He also underlined the need for "climate justice", which is a question of equity, per capita emission and issue of justice.
"When we talk of climate justice, it is ensure protection to the poor from natural calamities," Modi said.
He also emphasised the need for initiating a global education programme which could help our future generations learn about energy efficiency.
"I expect the developed countries to honour their financial commitments for development and climate change without in any way putting the both under the same head," the Prime Minister said.
Modi began his address by invoking "modern hero" Mahatma Gandhi, saying he had said that "we should think about even that future world which we will not be able to see".
Talking about his government's efforts for fighting climate change, the Prime Minister said it is focussing on clean energy sources and has set an ambitious target of generating 175 giga watts in the next seven years.
In his speech during which he recited certain vedic shlokas (lines), he said the government is focussing on clean energy, energy efficiency, afforestation and special tax on coal besides cleaning of rivers as part of measures to deal with climate change.
The Prime Minister said while working for the Sustainable Development Goals, there should be "climate justice" to ensure that poor are protected from natural tragedies.
"While addressing climate change, it is important to focus on solutions that help us reach our goals," he said.
Welcoming the goals set in the SDG, Modi noted that the world is focussing on island states and said that setting of separate targets for their eco-system was an important step.
"I am votary of 'Blue Revolution' where there is protection and prosperity of island nations and proper use of their oceanic resources under the blue skies," he said.
Noting that India sees the world as one, he said the globe is connected and dependant on each other. "Our international partnerships need to be centred on progress of humanity," he said.
Referring to the Sustainable Development Goals 2030 adopted by the UNGA today, the Prime Minister said much of India's development agenda is mirrored in it.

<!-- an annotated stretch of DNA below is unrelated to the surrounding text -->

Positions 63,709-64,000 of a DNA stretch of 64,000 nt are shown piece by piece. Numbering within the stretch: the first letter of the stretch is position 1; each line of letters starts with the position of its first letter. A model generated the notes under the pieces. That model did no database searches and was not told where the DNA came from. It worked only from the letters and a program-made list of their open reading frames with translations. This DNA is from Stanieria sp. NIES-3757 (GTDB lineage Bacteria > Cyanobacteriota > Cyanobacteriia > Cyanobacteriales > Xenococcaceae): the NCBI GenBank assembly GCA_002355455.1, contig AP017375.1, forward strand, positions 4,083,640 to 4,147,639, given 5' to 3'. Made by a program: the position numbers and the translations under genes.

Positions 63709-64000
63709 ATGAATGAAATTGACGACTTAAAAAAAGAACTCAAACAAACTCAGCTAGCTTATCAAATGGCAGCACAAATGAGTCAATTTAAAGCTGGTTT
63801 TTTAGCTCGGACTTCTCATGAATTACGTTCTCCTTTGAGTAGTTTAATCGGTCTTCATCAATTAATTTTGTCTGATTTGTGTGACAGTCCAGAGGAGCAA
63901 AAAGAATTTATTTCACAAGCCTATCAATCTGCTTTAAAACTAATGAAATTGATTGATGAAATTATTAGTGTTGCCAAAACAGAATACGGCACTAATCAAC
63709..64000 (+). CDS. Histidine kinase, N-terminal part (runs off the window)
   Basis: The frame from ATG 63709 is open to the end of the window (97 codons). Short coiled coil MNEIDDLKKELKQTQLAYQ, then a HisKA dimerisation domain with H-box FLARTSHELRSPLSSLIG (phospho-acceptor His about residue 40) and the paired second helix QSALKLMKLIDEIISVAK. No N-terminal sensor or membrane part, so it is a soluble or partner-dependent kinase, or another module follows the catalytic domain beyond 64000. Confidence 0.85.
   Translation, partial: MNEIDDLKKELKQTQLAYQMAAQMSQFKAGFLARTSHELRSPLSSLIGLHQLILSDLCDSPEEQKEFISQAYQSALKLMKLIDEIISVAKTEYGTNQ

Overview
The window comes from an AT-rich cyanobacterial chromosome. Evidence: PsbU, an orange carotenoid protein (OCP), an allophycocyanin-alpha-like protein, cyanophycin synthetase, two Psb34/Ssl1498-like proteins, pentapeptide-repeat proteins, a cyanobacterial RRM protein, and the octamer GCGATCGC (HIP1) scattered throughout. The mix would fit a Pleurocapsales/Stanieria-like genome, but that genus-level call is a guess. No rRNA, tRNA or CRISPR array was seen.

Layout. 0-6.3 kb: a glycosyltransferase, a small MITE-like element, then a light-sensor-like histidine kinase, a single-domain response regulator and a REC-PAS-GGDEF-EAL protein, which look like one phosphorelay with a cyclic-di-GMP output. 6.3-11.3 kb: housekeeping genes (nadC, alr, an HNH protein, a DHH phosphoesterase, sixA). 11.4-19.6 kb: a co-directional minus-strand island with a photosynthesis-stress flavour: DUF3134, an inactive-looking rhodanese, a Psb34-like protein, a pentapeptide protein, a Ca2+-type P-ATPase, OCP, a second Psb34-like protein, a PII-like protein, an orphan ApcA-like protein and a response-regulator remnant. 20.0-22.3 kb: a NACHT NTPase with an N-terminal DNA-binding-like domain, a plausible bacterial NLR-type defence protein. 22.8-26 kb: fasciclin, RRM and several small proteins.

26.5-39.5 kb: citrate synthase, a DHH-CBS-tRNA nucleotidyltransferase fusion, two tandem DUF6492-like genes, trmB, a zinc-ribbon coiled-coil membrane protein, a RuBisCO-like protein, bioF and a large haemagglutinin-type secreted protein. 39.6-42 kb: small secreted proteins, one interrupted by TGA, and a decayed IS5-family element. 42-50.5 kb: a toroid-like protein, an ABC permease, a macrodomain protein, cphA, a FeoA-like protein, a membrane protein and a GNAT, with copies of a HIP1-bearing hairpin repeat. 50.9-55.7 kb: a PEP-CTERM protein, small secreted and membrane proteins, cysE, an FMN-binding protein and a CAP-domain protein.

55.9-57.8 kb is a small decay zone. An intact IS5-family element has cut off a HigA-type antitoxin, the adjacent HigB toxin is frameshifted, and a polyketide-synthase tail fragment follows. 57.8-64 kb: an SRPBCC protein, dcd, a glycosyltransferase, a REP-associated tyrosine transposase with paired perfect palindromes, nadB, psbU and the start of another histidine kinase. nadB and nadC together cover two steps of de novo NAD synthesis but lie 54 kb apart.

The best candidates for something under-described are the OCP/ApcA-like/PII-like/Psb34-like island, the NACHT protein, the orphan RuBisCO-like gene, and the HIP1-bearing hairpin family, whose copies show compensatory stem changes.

He listed the programmes and schemes rolled out by his government for financial inclusion, poverty alleviation, healthcare, education and women empowerment and said "Our national plans to ensure sustainable development are purposeful and ambitious".
He said eradication of poverty must remain the biggest responsibility as without it the world peace, just systems and sustainable development cannot be possible.
Modi said his government is working in a "mission mode" to ensure financial inclusion in set timeframe.
"We are working on financial inclusion in a very big way," Modi said and mentioned the programmes like Jandhan bank
accounts and pension schemes launched by his government.
He said world focusses only on two sectors -- public sector and private sector -- while talking about development but India is giving importance to the third sector -- personal sector -- as part of its effort towards economic development.
By looking at the 'personal sector', he said India is focussing on individual enterprise, innovation, micro-finance and a new 'start-up' movement.
He said his government was also working towards making agriculture more productive and helping farmers suffering from
"Since we attained freedom, we have focussed on ending poverty. Education and skill development are priorities for us... The world must be free from poverty and development must be sustainable," he said.